Isolation of Taq Polymerase and PCR

This article explains the importance of the isolation of Taq polymerase and how it affected the polymerase chain reaction (PCR) procedure. Readers will learn the importance of Taq polymerase and how it transformed the PCR method. Readers will also learn

Before Taq polymerase was discovered, the polymerase chain reaction (PCR) was a long and systematic procedure.  PCR can be used to amplify small pieces of DNA or to generate copies of DNA segments.  In genetics, PCR is used worldwide to perform things such as cloning and sequencing to analyze genes for diseases and identification.  PCR consists of three steps: denaturing step, annealing step, and the elongation step.  In order to perform PCR, you need five main ingredients: polymerase, template strand of DNA, buffer, primers, and nucleotides. 

Taq polymerase is a polymerase that is found in hot springs.  It is considered “thermophilic” because it is able to withstand very high temperatures.  These temperatures are so high that it surpasses the temperature at which proteins need to be denatured during PCR.  Knowing this, Thomas D. Brock knew that Taq polymerase would be the perfect polymerase for PCR and was able to isolate and patent it.  Taq polymerase is now used as the common polymerase during PCR because it is able to withstand the first denaturing step which is usually set to greater than 90°C. 

Before Taq polymerase was isolated for PCR, polymerase had to be added after every step, making it very long and tedious to perform.  This is especially true considering many cycles are run at a time to produce millions of copies of DNA.  Using the five ingredients needed for PCR (including Taq polymerase), we can now go over the essential steps of this process.

Ingredients: Taq polymerase, nucleotides, DNA template strand, primers, and a buffer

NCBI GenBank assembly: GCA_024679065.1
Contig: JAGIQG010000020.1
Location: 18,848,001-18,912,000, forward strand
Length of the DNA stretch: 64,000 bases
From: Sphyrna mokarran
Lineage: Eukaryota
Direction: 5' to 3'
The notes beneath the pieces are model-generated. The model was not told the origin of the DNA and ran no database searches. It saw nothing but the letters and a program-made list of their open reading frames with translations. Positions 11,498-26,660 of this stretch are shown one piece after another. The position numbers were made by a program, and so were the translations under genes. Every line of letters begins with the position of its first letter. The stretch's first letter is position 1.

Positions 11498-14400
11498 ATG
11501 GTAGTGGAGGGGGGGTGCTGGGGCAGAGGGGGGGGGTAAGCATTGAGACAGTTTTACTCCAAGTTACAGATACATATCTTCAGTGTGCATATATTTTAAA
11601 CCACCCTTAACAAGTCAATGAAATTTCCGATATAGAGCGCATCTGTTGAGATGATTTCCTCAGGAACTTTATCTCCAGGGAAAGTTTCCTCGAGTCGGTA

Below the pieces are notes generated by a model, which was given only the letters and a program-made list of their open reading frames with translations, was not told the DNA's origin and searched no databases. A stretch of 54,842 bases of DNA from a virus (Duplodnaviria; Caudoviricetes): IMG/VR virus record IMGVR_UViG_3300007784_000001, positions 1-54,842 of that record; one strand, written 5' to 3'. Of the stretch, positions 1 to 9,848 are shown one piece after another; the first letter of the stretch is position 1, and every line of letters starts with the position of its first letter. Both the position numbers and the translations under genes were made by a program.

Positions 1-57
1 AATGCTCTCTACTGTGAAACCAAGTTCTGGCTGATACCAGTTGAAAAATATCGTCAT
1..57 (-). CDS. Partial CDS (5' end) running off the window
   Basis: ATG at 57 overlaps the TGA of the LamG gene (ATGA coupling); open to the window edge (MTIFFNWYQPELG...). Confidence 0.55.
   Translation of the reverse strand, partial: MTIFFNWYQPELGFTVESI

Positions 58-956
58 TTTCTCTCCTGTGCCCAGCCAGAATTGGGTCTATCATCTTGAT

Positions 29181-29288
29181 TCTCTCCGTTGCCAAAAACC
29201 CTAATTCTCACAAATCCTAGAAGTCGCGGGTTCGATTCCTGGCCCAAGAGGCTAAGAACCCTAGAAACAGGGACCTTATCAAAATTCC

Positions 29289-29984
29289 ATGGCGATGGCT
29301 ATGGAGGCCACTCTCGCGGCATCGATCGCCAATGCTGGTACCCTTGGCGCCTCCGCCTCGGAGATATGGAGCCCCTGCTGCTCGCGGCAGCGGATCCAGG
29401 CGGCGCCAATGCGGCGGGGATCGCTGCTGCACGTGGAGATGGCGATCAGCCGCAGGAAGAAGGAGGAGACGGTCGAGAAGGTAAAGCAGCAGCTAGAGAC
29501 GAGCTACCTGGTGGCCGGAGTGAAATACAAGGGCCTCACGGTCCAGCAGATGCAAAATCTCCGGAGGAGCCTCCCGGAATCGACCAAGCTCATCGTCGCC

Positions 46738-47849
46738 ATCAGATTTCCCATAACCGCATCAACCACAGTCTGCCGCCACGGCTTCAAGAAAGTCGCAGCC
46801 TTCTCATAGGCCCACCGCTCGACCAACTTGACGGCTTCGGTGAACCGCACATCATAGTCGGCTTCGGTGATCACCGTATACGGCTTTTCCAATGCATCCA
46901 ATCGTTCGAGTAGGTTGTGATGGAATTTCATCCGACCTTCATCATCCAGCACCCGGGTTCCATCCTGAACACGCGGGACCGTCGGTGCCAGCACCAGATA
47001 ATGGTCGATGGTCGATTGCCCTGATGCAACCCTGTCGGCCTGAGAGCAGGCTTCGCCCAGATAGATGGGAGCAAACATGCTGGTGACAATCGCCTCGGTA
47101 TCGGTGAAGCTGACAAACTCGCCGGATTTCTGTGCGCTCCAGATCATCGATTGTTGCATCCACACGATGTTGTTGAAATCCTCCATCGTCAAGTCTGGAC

1. Denaturing step (>90°C): All of the ingredients are heated to a high temperature for more than 20 seconds to denature the DNA strand and separating them.  This occurs by melting and disrupting the hydrogen bonds between the two strands.  At the end of this step, there are only single stranded DNA strands in the tube.
  2. Annealing step (50-65°C): The temperature is lowered in this steps for about 20 seconds.  This allows the primers to attach or “anneal” onto the single-stranded DNA template in which it closely matches.  The Taq polymerase now binds onto the new primer-template strands and start to synthesize DNA.
  3. Elongation step (75-80°C): The temperature is slightly raised again depending on the type of polymerase being used.  During this step, a new DNA complementary strand is synthesized to the template strand in a 5’ to 3’ manner.  Based on polymerase knowledge, DNA polymerase  polymerizes at least a thousand bases per minute at its optimum temperature.  This allows for the amount of DNA template to double by the end of the first cycle of PCR.

For the DNA to generate exponentially, many cycles are performed to generate millions of copies of the first DNA template strand.


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